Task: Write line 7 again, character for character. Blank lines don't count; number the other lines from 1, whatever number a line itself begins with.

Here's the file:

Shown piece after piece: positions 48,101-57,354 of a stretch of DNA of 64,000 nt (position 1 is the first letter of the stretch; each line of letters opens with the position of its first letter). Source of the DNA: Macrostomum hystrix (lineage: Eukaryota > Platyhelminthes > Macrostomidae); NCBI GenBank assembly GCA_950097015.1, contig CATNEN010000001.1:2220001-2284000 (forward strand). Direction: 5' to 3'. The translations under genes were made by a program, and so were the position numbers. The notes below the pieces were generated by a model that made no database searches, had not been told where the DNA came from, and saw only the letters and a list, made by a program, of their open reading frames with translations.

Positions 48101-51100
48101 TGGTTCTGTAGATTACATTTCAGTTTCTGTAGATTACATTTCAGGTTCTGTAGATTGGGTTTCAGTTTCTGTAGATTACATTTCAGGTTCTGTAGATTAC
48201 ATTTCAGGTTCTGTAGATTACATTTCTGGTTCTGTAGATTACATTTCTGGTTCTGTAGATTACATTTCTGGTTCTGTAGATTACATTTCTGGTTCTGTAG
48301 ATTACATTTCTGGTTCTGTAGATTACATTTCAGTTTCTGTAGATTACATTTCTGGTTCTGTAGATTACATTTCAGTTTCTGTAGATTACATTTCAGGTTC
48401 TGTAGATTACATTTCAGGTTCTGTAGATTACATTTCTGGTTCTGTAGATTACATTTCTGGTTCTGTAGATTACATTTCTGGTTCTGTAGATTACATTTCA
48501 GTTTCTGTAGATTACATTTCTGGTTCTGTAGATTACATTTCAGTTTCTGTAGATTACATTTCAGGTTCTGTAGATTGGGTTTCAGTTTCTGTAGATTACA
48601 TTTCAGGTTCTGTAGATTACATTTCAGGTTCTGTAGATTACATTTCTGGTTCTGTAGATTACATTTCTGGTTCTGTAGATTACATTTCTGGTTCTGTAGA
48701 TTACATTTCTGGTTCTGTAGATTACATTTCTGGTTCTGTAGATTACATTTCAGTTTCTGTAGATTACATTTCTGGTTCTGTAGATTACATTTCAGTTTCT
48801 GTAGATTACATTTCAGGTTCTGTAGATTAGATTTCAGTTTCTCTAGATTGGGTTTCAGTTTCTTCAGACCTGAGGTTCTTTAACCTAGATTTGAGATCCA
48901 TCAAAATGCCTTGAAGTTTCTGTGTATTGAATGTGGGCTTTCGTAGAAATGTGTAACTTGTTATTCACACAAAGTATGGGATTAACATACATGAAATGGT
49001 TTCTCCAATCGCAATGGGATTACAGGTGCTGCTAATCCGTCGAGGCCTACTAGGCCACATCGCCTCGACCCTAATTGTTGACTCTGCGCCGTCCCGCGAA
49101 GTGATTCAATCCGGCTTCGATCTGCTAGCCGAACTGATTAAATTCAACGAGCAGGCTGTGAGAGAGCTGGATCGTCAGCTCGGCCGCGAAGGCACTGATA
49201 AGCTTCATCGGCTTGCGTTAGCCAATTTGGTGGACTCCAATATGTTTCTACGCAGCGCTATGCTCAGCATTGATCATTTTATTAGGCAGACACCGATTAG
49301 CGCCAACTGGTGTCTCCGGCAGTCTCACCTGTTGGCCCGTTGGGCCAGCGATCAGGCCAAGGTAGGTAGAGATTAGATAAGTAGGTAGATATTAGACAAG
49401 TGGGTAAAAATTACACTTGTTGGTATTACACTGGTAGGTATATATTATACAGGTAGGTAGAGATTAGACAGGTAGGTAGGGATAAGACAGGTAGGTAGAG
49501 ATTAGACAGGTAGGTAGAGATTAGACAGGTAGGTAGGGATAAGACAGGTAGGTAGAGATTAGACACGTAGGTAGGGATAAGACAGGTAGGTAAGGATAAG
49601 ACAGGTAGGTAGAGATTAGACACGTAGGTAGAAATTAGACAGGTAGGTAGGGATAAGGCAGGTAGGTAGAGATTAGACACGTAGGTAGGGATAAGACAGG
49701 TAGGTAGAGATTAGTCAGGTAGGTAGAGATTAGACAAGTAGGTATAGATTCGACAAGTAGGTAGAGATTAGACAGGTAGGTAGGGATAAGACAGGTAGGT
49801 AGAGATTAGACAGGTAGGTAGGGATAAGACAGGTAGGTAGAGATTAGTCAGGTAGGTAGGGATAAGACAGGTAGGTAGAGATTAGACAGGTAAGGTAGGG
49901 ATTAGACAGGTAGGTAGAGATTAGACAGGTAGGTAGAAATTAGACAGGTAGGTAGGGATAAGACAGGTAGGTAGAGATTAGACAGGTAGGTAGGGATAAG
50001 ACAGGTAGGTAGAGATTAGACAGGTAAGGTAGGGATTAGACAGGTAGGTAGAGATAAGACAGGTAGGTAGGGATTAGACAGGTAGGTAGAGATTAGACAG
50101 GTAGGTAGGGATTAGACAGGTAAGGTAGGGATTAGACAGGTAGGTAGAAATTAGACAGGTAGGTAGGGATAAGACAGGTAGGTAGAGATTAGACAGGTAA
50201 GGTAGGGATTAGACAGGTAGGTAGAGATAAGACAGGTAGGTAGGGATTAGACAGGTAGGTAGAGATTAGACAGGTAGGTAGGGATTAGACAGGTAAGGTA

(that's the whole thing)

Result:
48501 GTTTCTGTAGATTACATTTCTGGTTCTGTAGATTACATTTCAGTTTCTGTAGATTACATTTCAGGTTCTGTAGATTGGGTTTCAGTTTCTGTAGATTACA